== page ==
Cheers For Conrad's


November 11, 1990|By Janice Baker

To know Conrad's is to cheer it on. Its owner, Conrad Lindley, is the restaurateur we all want to be, those of us who have ever entertained the fantasy of putting together a small restaurant on a country road. True, Severna Park isn't country. True, few of us contemplate the job for longer than 10 minutes after dinner over a glass of wine. But Mr. Lindley's solitary operation of Conrad's for four years, essentially with one faithful waitress, is as bold and imaginative a performance as a marathon run.

The audacity. The isolation. Vacations? Two weeks in August to paint the walls. Dinners out elsewhere? On occasion, at Jean Louis in Washington, with a friend. Why not move to the city? Why not, he says, go to some land he has near Yachats, on the Oregon coast. I say boring. He says quiet. I say mercy on all of us who are made happier because he's here.

On a recent visit the restaurant looked better than ever. It was an unseasonably warm evening, the door was open, and the view was tranquil, from the simple, clean dining room with a green dado, to the front porch with its glossy red railings. The white tablecloths were immaculate, the wooden chairs comfortable, the mood domestic, personal and affectionate.

Conrad's is to other restaurants what an authentic bed-and-breakfast is to a hotel. One of the three of us, washing his hands after the 30-minute trip down, found in the men's room a book on roses, three cookbooks and a Road and Track magazine. The faint music we heard was interesting. On their way out, a man and woman stopped by the kitchen. To say goodbye? A man in a suit walked around the room to look at the pictures. It's a place where comfort, happiness and good food matter, not clothes and show.

The menu, which listed six appetizers and seven entrees, was supplemented by a half-dozen or so specials. To begin,we ordered the soup du jour -- tomato ($4.95) -- a seafood mousse ($6.95) and escargots ($6.95). It turned out our first courses were best, suggesting that, for the time being, they're where Mr. Lindley is investing his time. Managing as he does without a freezer, and making everything he serves by himself, inevitably, some dishes are more labor-intensive and some are more inventive than others. (One constant is excellent house white bread.)

The tomato soup was no mundane tomato soup, but a rich, handsome liquid flavored with onion and fresh basil, textured with particles of fresh tomato, and ennobled by a good heavy cream. The svelte and cool mousse, altogether different, combined fresh seafood tastes with the lean elegance of a light gelatin, a la the gentlewoman's luncheon of the past.

It was the snails, though, that enraptured us. They weren't the chewy muscles that say, "Here, gorge on butter and garlic." The mounded, small and tender wine-poached escargots lay dark and glistening in a vibrant red wine sauce, next to a couple of fritters, delicious with the sin of pan butters.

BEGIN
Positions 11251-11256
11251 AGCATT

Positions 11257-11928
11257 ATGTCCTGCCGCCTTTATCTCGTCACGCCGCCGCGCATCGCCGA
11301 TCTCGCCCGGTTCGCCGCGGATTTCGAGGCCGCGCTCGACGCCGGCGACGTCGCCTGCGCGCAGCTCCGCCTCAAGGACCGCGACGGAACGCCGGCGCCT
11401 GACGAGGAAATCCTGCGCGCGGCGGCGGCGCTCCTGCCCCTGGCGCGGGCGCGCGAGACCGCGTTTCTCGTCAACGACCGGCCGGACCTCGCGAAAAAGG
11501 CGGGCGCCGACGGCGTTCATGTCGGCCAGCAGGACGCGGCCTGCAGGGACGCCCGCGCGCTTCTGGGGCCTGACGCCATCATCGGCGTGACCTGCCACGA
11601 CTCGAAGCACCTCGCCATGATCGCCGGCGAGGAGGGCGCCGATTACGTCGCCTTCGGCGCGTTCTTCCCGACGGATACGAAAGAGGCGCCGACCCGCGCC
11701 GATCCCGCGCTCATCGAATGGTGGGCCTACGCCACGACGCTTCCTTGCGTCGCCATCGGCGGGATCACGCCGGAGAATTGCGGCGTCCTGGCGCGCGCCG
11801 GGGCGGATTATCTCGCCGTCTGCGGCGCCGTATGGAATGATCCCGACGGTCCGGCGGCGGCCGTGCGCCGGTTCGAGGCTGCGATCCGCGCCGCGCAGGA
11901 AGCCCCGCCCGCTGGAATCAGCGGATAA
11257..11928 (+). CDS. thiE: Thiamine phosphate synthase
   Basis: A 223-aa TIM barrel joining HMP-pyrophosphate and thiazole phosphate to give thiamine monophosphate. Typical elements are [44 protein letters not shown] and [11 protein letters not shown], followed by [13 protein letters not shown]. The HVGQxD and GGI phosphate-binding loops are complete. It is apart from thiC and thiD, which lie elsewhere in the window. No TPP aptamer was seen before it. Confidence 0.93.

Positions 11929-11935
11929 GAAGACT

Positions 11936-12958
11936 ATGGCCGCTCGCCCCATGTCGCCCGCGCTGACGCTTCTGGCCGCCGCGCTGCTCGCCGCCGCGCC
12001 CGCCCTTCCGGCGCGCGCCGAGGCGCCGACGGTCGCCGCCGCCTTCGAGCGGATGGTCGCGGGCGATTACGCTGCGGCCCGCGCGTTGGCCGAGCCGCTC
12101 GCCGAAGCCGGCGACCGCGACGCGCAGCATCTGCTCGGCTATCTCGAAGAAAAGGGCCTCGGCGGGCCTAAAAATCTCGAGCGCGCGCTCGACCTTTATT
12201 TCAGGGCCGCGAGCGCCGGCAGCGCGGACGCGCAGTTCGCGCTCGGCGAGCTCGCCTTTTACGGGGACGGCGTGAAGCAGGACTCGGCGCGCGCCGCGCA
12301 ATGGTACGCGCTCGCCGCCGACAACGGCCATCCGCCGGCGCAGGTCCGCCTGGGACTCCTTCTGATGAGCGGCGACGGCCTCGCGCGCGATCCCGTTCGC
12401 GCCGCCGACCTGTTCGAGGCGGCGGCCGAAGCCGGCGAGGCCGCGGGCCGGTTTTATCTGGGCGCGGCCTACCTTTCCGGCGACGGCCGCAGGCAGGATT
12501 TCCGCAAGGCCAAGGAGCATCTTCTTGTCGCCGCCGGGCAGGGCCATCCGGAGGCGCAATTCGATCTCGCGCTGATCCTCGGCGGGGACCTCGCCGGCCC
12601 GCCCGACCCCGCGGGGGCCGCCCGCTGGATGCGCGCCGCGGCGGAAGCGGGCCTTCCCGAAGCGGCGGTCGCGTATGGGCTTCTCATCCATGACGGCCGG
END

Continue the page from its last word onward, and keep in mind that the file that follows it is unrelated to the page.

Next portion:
The house salad surprised us. I never want sweet dressings on lettuce, but we all were taken with Mr. Lindley's sweet and hot dressing of brown sugar, mustard and vinegar. It coated the fresh greens lightly and put an end to our narrow-mindedness.

One of our main courses, a special, was half a Maine lobster with shrimp ($18.95). Visually masterful in red, pinks and pale blush, it was a composition of shells and cream. In taste, the lobster, like all lobsters taken very many miles away from water, was chewy and ordinary. Why serve a lobster away from Maine? Mr. Lindley points out people love them and they're beautiful.

Both our other entrees held far more meat than most of us anticipate being served these days. On a plate of tender, pink grilled lamb ($16.95), three thick slices of upper lamb leg were so subtle in flavor, none of us would swear the meat was truly lamb. (Enjoyed cold the next day with mustard and sea salt, the meat's high quality became even more obvious.) Our third dish, sliced veal with shiitake mushrooms in cream and sherry ($17.95), was milky and refined, though bland.

Both meats were served with tiny asparagus tips, and all three entrees, with an oblong of potato. Mr. Lindley consistently lists very amiable wines at moderate prices. I'd gladly drink the $20 1987 Rutherford (Jaeger) chardonnay again.

I thought later, to end our meal we should have chosen the pears and Gorgonzola ($6.95) listed among the appetizers. One of my companions enjoyed his strawberries ($3.50), and a whipped chocolate mousse ($3.50) was pleasant, but we found a square of chocolate pate ($3.50) too much of a brick. In season, Conrad's has assembled mascarpone, fresh figs and whipped cream on shortbread spread with strawberry jam. Mr. Conrad, stay where you are or come to the city.

Conrad's, 849 Baltimore-Annapolis Blvd., Severna Park, 544-3328

Hours: Lunch Tuesdays to Fridays 11:30 a.m. to 2:30 p.m.; dinner Tuesdays to Saturdays 5:30 p.m. to 10 p.m.

Accepts: * /- **

Features: New Maryland cuisine

Next: Tauraso's

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